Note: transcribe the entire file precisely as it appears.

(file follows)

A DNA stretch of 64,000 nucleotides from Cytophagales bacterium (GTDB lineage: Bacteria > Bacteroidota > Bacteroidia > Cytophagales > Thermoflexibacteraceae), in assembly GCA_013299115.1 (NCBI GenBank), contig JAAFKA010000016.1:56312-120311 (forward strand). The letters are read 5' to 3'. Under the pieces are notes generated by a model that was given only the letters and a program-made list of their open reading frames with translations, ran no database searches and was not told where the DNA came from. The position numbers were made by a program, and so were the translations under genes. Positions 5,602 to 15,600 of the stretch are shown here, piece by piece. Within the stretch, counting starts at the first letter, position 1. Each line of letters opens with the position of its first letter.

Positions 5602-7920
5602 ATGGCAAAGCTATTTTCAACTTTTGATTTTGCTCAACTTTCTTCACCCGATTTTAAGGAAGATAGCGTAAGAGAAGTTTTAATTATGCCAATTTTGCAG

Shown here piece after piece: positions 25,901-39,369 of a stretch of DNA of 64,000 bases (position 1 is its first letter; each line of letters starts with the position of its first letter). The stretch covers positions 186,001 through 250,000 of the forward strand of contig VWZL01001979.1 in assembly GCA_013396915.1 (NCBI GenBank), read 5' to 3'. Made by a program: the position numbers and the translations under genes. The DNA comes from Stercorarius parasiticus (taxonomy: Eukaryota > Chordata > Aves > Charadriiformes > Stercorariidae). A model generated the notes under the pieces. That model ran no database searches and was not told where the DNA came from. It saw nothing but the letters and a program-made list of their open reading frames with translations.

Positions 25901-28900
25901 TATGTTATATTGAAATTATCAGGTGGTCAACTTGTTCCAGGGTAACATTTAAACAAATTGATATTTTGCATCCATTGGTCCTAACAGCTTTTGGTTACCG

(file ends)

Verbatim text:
A DNA stretch of 64,000 nucleotides from Cytophagales bacterium (GTDB lineage: Bacteria > Bacteroidota > Bacteroidia > Cytophagales > Thermoflexibacteraceae), in assembly GCA_013299115.1 (NCBI GenBank), contig JAAFKA010000016.1:56312-120311 (forward strand). The letters are read 5' to 3'. Under the pieces are notes generated by a model that was given only the letters and a program-made list of their open reading frames with translations, ran no database searches and was not told where the DNA came from. The position numbers were made by a program, and so were the translations under genes. Positions 5,602 to 15,600 of the stretch are shown here, piece by piece. Within the stretch, counting starts at the first letter, position 1. Each line of letters opens with the position of its first letter.

Positions 5602-7920
5602 ATGGCAAAGCTATTTTCAACTTTTGATTTTGCTCAACTTTCTTCACCCGATTTTAAGGAAGATAGCGTAAGAGAAGTTTTAATTATGCCAATTTTGCAG

Shown here piece after piece: positions 25,901-39,369 of a stretch of DNA of 64,000 bases (position 1 is its first letter; each line of letters starts with the position of its first letter). The stretch covers positions 186,001 through 250,000 of the forward strand of contig VWZL01001979.1 in assembly GCA_013396915.1 (NCBI GenBank), read 5' to 3'. Made by a program: the position numbers and the translations under genes. The DNA comes from Stercorarius parasiticus (taxonomy: Eukaryota > Chordata > Aves > Charadriiformes > Stercorariidae). A model generated the notes under the pieces. That model ran no database searches and was not told where the DNA came from. It saw nothing but the letters and a program-made list of their open reading frames with translations.

Positions 25901-28900
25901 TATGTTATATTGAAATTATCAGGTGGTCAACTTGTTCCAGGGTAACATTTAAACAAATTGATATTTTGCATCCATTGGTCCTAACAGCTTTTGGTTACCG